Over a century after his posthumous presidential pardon, Jack Johnson is still widely regarded as the greatest boxer of all time. Johnson, the first Black heavyweight champion and out-doors inventor, was more than just punches, uppercuts, and jabs.
Jackson possessed more than just below-the-belt moves. While he had undeniable ring skills, tucked away in the treasure cave of his mind was the idea and technical know-how to invent a better wrench.
Johnson was charged with violating the Mann Act, also known as the White Slave Traffic Act, in 1912. Johnson was found guilty of transporting white women or girls for prostitution or debauchery, which was against the law. An all-white jury determined that when Johnson traveled with his 19-year-old white girlfriend across state lines, he was illegally transporting a woman.
Johnson’s conviction was intended to punish him for his romantic relationships with white women. Johnson had a thing for white women. He married white women several times in addition to his white girlfriends. After several failed arrest attempts, he was apprehended. He lost his title to Jess Willard in 1915. He was imprisoned for a year.
While imprisoned in Kansas, he invented an improved wrench and received a patent for it in 1922. Johnson’s wrench became known as the “monkey wrench,” and the term “monkey” has become a point of contention as Black people take offense at the racially derogatory slur that is frequently used against them. Others, however, claim that the association of the word “monkey” with the wrench had nothing to do with Johnson’s race.
The term “monkey wrench” first appears in E.S. Dane’s “Peter Stubs & Lancashire Hand Tool Industry” catalogue in 1807, according to the American Cowboy Chronicles. In the United Kingdom, the “monkey wrench,” also known as “gas grips,” is adjustable. The term “monkey wrench” refers to the pipe wrench, which is still used by aircraft technicians when dealing with large low torque fasteners.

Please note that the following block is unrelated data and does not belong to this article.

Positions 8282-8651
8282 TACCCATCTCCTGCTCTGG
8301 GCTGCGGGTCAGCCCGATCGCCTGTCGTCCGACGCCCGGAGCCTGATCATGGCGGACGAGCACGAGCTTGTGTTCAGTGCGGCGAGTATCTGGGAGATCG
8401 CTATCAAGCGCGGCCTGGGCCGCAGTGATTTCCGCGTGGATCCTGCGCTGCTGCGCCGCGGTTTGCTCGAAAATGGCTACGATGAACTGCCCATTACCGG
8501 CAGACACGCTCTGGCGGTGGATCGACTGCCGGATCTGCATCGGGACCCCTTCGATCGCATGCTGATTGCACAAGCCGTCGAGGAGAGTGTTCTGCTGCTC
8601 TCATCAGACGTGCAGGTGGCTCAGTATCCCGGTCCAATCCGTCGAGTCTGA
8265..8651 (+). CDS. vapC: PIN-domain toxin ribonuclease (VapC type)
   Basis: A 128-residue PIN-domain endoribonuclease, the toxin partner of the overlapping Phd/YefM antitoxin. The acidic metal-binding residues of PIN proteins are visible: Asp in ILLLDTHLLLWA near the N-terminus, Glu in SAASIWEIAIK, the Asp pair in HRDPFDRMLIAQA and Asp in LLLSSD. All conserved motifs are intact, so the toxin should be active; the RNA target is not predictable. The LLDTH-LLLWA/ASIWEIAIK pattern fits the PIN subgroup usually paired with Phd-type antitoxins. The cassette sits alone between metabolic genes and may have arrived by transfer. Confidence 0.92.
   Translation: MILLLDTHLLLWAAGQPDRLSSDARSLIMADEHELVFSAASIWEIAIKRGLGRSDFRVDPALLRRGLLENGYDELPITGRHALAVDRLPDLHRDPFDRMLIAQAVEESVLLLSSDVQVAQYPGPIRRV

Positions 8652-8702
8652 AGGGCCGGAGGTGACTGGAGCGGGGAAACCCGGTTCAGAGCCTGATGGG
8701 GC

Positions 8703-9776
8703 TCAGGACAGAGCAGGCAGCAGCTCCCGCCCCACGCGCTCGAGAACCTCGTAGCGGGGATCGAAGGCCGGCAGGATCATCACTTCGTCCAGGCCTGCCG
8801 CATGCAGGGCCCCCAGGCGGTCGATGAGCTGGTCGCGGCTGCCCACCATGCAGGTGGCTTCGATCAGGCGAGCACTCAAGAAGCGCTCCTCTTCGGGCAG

While it is true that boxer Johnson received a wrench patent while incarcerated, his patent was for improvements to an existing wrench and had nothing to do with a monkey wrench; thus, the claim that it was named “monkey wrench” because Johnson was African American is false.
Johnson made significant improvements to a tool and was rewarded for it with a patent. He was not, in fact, the first to invent the tool. Wrenches had been around a long time before Johnson was born. The first wrench, in fact, was granted a patent in the 1840s, more than 35 years before Johnson was born.
Regardless of the hoax and controversies surrounding Johnson’s invention, the fact that he created something legendary at a time in his life when the stars were not aligning in his favor is undeniable.
Johnson was eventually released in 1921 after serving his one-and-a-day sentence. President Donald Trump granted him a posthumous presidential pardon for his racially motivated conviction 105 years later, in 2018.